COMMENTARY

Early Results: Enzalutamide + ADT Delays Metastatic Prostate Cancer Progression

Gerald Chodak, MD

Disclosures

January 24, 2019

Hello. I'm Dr Gerald Chodak for Medscape, wishing you a happy and healthy new year. Today's topic is: improving outcomes for men with newly diagnosed metastatic prostate cancer.

It has been about 60 years since the initial discovery of androgen deprivation therapy (ADT) and about 30 years since the discovery of antiandrogens. Then, studies were conducted combining ADT and antiandrogens [for men with metastatic disease], something that was called maximum or complete androgen blockade. Although about 25 randomized studies were conducted, only three of them showed a statistically significant improvement in survival, and because of the small impact, few people adopted this strategy as a routine way to manage newly diagnosed metastatic disease.

Now we have newer antiandrogens that have a number of advantages over previous drugs. A new study has been in progress for several years; the ARCHES study is looking at the combination of ADT with the antiandrogen enzalutamide.

Men who were taking an LHRH (luteinizing hormone–releasing hormone) agonist or antagonist or who had undergone surgical castration were randomly assigned, in a double-blind fashion, to receive either placebo or enzalutamide once a day. The study is still relatively early but I want to discuss it now because the results have great potential to help a large number of men.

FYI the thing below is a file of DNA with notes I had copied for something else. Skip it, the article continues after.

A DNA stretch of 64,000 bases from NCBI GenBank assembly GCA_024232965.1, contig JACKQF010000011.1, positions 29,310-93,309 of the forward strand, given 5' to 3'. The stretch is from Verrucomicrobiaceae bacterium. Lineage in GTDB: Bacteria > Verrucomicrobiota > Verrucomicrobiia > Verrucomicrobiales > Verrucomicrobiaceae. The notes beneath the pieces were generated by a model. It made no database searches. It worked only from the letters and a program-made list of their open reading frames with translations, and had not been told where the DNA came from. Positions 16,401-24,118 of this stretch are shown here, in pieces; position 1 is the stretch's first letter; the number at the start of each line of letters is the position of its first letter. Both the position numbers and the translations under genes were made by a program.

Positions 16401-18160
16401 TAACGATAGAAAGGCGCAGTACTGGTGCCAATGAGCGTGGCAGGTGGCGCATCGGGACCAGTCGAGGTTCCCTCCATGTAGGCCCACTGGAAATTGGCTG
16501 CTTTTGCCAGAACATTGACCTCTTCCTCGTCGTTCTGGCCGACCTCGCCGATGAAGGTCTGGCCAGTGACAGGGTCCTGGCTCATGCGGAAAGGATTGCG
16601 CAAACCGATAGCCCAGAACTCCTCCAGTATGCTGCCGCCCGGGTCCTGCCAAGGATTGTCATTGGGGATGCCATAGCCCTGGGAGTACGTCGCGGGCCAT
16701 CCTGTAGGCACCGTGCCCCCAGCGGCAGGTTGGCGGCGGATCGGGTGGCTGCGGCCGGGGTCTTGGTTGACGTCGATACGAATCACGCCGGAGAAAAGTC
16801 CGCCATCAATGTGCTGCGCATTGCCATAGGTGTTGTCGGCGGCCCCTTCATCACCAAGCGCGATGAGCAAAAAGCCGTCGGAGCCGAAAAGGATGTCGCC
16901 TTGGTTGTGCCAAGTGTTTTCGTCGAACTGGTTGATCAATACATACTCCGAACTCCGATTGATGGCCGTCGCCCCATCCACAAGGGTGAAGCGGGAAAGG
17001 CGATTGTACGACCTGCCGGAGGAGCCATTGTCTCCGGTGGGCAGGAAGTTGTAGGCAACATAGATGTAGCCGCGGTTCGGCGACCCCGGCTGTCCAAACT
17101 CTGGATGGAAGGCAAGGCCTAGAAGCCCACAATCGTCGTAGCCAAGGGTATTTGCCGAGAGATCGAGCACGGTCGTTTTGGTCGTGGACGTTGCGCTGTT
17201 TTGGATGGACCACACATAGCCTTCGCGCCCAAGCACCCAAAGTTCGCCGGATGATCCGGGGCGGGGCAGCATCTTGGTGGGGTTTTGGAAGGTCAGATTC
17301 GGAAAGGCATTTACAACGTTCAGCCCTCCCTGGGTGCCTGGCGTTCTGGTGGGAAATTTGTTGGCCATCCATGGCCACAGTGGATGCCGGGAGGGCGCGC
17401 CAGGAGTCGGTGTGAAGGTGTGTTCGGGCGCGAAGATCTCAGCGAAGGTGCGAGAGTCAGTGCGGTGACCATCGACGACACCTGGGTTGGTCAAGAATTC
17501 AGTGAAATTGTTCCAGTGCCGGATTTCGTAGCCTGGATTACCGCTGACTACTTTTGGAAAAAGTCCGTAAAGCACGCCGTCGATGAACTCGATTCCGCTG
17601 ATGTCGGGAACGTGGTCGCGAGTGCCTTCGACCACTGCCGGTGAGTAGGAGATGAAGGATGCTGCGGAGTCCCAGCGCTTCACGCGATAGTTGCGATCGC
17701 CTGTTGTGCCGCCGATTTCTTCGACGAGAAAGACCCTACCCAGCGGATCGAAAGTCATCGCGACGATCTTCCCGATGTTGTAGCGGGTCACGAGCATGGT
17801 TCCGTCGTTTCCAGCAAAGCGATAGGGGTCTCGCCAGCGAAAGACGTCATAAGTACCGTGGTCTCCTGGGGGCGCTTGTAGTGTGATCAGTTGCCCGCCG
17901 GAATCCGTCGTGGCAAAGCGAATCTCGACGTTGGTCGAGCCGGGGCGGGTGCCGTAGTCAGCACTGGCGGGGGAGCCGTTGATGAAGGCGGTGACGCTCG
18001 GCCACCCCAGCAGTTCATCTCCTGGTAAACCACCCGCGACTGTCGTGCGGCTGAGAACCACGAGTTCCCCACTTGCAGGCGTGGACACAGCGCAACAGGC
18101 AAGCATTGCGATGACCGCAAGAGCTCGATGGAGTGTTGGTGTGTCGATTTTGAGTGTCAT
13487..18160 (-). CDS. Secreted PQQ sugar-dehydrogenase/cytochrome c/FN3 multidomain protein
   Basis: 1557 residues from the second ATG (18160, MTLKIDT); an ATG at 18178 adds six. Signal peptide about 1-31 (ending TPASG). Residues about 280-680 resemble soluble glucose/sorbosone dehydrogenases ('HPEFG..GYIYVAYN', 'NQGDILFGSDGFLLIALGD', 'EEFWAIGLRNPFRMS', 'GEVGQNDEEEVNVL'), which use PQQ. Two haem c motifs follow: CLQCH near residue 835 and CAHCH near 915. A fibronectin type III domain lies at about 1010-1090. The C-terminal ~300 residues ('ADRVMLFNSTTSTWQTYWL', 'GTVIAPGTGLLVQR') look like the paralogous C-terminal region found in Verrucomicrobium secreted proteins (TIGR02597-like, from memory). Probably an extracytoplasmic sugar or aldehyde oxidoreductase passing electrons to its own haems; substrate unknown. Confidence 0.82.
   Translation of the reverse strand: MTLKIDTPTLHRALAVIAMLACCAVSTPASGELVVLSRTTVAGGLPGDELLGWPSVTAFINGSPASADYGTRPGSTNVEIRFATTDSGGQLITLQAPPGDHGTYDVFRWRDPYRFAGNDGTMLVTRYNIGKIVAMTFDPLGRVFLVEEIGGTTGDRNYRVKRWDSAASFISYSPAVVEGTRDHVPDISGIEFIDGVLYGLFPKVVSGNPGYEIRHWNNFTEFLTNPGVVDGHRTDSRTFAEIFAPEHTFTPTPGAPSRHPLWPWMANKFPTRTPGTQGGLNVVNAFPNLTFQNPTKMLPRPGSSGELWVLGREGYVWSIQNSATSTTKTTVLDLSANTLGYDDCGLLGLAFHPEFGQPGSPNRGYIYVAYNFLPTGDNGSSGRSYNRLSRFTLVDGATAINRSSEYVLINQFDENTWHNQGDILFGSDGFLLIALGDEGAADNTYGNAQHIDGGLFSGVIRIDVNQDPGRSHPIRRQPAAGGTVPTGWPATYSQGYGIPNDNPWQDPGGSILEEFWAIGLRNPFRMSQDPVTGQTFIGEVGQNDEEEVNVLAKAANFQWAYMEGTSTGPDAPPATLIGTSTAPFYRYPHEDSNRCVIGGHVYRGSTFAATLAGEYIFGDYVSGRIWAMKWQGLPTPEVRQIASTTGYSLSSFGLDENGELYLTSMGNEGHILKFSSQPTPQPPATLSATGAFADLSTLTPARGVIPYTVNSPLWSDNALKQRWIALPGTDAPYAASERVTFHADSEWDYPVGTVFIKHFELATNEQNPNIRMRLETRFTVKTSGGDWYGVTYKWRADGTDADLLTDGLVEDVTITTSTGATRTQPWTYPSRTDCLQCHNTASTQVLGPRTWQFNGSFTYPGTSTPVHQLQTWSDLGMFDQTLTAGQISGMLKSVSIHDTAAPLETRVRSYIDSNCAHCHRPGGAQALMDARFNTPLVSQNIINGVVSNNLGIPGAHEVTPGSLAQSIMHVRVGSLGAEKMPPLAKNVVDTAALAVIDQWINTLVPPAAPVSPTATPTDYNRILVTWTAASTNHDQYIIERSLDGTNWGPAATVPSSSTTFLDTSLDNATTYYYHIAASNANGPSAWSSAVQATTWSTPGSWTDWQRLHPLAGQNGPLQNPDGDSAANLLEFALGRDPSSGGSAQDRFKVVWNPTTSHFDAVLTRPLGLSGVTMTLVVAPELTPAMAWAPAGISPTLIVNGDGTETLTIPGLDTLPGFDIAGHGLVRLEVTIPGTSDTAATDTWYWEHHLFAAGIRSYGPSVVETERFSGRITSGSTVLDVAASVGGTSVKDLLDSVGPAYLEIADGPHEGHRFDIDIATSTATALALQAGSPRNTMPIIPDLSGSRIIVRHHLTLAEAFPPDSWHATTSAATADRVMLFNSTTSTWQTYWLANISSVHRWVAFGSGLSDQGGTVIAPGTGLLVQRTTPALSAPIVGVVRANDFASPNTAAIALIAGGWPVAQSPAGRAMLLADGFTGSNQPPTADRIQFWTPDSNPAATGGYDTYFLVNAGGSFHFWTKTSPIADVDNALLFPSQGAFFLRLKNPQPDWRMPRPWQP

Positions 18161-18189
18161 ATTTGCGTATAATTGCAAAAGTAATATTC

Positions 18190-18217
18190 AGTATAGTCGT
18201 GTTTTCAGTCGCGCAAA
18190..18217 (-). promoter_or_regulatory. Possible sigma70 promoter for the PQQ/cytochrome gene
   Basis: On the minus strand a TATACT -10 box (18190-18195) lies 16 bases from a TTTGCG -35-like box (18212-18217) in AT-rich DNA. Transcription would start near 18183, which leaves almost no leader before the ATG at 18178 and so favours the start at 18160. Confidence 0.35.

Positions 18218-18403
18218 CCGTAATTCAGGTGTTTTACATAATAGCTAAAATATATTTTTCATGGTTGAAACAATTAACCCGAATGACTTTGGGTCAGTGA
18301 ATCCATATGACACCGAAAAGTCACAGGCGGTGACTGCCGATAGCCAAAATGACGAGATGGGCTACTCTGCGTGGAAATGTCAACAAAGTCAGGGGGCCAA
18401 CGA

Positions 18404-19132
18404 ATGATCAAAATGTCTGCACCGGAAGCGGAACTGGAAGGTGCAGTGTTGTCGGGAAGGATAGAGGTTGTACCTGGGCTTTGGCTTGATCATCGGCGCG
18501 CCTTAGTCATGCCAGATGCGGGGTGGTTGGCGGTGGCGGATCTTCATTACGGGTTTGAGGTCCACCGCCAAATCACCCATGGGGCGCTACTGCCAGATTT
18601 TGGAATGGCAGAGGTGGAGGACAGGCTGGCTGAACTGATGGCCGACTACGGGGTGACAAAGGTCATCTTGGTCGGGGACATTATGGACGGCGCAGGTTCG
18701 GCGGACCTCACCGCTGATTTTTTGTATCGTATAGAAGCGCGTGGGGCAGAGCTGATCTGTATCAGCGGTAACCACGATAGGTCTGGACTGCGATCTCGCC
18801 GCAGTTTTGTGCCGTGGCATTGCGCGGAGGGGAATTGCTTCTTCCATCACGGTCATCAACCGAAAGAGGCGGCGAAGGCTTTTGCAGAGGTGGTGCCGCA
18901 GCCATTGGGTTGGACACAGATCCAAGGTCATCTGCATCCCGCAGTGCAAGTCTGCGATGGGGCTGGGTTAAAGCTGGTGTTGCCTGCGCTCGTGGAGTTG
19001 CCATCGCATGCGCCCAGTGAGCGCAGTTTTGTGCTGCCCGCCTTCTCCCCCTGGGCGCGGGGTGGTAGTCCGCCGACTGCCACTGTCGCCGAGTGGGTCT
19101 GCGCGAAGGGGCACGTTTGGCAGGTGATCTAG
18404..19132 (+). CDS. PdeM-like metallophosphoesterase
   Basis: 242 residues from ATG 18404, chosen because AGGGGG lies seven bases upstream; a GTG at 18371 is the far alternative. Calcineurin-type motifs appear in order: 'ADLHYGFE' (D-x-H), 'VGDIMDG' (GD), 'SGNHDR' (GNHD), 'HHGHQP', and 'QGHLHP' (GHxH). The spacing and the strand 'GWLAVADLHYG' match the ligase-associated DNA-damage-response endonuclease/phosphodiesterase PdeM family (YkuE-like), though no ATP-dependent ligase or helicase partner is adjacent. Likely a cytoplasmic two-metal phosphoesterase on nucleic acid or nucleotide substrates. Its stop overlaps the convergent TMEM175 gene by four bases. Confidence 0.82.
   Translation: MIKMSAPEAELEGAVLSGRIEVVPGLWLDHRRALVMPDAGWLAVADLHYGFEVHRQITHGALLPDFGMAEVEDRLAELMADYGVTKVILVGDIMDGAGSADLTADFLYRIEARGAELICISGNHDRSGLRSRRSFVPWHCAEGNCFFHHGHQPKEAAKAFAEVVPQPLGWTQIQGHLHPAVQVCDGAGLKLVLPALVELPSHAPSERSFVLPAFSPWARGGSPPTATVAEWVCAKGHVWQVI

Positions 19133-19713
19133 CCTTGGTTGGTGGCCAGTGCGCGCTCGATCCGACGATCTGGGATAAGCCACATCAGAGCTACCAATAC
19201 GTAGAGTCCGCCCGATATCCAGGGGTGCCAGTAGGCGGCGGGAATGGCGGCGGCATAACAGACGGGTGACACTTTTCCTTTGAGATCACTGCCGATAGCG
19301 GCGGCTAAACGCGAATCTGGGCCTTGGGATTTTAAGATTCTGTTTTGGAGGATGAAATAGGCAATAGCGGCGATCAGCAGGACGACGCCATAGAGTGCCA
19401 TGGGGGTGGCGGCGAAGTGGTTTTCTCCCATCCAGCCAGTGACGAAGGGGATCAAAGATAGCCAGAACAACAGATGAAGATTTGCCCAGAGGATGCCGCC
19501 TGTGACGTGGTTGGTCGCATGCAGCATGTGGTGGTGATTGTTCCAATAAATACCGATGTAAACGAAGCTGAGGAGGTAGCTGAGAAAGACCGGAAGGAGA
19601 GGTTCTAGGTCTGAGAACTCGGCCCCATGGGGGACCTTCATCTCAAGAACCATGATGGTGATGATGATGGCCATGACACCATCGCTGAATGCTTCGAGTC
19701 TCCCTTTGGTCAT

The primary outcome of the study was [radiographic progression-free survival]—the time until the development of metastatic disease as assessed by radiographic studies. To date, those participants who received enzalutamide had a statistically significant improvement, or prolongation, of time to radiographic progression. It's too early to assess other outcomes, but we expect more follow-up in the future. The study results have not yet been published, so we don't know how side effects were affected by combining the two drugs.

Where do we stand with this? In the past, the antiandrogens weren't strong enough [to affect outcomes], and the side-effect potential had a negative impact on it being adopted. Moreover, the antiandrogen withdrawal phenomenon was not understood until several years after many of the studies had been completed. Now with that understanding and the possibility of some antiandrogen withdrawal associated with enzalutamide, we have this new finding and we look forward to seeing further follow-up. [This approach] certainly has the potential to have a great impact on men with metastatic disease.

I look forward to your comments. Thank you.

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